Using prosthetic masks, US man steals more than $100,000 at casinos
John Christopher Colletti, 55, began his scam in 2019. He allegedly targeted his victims by illegally obtaining their personal information and then using counterfeit driver's licences to withdraw funds from their personal bank accounts via self-service kiosks at the casinos.
A scam artist in the US state of Michigan used prosthetic face masks and other disguises to pose as an elderly gambler and managed to steal more than $100,000 from people at various casinos in Michigan and Kansas, federal authorities said.
Charges against the suspect, identified as John Christopher Colletti, 55, were contained in a 17-page criminal complaint and unsealed affidavit released by a federal court in Detroit, reported The Detroit News. The case was unsealed after Colletti was found and arrested in Kansas.
Begining his scam in 2019, Colletti allegedly targeted his victims by illegally obtaining their personal information and then using counterfeit driver's licences to withdraw funds from their personal bank accounts via self-service kiosks at the casinos, according to the criminal complaint unsealed in federal court in Michigan earlier this week.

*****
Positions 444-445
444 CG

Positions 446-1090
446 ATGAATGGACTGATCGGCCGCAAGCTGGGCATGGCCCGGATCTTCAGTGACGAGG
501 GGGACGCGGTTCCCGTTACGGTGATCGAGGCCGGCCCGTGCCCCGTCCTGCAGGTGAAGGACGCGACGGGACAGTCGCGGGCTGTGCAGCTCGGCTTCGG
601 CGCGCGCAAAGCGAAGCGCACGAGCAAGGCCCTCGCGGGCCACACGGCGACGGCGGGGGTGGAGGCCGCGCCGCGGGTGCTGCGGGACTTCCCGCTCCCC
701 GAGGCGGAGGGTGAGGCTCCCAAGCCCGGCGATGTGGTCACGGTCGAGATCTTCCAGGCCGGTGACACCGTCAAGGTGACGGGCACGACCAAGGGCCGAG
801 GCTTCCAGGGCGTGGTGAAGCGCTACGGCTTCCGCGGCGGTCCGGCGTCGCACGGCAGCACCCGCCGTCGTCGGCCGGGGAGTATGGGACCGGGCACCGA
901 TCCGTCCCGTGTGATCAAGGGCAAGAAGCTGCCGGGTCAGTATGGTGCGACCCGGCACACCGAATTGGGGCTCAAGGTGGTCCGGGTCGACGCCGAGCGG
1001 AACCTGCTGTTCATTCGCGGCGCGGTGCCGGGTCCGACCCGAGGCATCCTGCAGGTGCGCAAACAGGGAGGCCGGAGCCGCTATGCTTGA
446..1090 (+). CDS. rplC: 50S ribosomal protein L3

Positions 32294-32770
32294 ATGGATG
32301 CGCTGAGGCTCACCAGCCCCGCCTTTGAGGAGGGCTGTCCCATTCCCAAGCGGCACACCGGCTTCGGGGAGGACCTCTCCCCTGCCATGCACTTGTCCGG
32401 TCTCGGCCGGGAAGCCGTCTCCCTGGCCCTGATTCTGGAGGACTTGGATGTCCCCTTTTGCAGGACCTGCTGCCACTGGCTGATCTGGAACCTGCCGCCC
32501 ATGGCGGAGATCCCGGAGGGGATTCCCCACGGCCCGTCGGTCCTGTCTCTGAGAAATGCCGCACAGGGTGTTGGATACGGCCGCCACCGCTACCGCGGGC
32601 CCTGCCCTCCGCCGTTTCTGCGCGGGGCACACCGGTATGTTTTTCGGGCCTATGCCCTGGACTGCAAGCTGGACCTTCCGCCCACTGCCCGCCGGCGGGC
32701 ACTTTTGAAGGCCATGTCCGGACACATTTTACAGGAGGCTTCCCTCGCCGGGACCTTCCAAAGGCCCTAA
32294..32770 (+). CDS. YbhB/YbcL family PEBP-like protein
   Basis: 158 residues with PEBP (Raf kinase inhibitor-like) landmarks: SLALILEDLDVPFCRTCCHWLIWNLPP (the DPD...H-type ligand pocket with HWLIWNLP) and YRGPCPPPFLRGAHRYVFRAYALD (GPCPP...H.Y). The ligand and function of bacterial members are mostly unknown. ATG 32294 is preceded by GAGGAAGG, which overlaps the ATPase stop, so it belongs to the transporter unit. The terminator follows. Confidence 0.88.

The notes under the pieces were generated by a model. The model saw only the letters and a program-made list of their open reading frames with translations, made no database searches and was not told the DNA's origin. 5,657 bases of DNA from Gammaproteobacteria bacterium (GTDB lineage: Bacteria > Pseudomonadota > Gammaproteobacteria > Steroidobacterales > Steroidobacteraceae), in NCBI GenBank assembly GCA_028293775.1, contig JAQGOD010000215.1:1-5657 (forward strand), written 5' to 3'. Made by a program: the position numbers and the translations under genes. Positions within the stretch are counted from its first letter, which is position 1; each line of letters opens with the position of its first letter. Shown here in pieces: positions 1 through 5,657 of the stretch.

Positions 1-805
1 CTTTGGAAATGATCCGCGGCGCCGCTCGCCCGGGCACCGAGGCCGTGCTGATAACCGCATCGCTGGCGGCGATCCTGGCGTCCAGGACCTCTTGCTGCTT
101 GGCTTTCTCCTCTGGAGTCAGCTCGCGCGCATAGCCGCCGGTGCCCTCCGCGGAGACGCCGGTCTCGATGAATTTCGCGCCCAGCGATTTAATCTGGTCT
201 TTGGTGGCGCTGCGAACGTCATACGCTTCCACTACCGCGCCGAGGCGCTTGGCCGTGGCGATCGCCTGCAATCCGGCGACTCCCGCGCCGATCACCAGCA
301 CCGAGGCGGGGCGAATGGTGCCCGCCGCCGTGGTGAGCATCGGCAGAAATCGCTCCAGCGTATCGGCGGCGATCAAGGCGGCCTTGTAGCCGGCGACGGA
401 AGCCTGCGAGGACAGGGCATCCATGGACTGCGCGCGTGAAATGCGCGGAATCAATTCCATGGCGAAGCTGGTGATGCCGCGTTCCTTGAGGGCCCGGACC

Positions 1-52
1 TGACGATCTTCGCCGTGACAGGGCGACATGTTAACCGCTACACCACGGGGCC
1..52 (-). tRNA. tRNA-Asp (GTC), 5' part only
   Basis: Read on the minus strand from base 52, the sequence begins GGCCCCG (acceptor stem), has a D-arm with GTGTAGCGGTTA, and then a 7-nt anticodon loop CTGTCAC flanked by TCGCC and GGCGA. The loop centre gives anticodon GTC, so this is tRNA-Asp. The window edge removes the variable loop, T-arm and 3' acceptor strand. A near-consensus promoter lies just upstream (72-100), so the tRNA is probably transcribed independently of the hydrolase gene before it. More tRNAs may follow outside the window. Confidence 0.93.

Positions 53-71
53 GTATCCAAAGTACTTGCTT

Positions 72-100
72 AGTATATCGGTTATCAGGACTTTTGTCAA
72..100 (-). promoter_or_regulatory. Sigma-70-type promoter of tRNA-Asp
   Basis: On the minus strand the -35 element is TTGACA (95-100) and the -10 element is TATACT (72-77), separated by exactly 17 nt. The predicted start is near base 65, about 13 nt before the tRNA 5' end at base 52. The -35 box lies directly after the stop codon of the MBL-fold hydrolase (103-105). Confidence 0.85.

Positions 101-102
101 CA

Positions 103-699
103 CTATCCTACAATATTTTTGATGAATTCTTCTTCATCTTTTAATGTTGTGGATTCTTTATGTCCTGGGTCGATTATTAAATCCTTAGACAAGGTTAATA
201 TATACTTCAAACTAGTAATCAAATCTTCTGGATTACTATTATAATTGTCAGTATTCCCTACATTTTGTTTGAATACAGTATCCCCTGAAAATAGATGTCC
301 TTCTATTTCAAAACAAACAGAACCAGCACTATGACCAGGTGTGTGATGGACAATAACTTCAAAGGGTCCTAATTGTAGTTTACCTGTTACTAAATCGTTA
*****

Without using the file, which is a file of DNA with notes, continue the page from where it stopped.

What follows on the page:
The kiosks, operated by Global Payments Gaming Services, are used by the casino industry for bill-breaking, jackpot processing, cash withdrawals, cash advances, and ticket exchanges, among other services, according to the complaint.
The kiosks require users to insert their driver's licence and the last four digits of both their Social Security number and phone number before checking account funds can be withdrawn.
Each victim had previously enrolled to have their bank accounts linked to their profile in Global Payments' "VIP Preferred Program," the complaint said, according to CNN. Colletti faces charges of wire fraud, aggravated identity theft, and fraud and related activity in connection with access devices, according to the complaint.
Currently in the custody of US Marshals in Kansas, he has a detention hearing set for July 30, according to court documents filed in Kansas.
The probe began when casino security at the MGM Grand Casino identified at least 10 victims of identity theft that lost a total of approximately $98,840 between April 26 and May 27, 2019, according in the complaint.
The suspect was caught on camera wearing a prosthetic mask, blue jacket, dark cap, blue jeans and sunglasses at the MGM Grand on May 23, 2019, where he withdrew $30,000 during 15 different transactions within a 30-minute period.
A receipt also led investigators to a shortage unit that contained 48 falsified driver’s licences, mannequin heads used to prop up prosthetic masks and hundreds of receipts to the MGM Grand casino.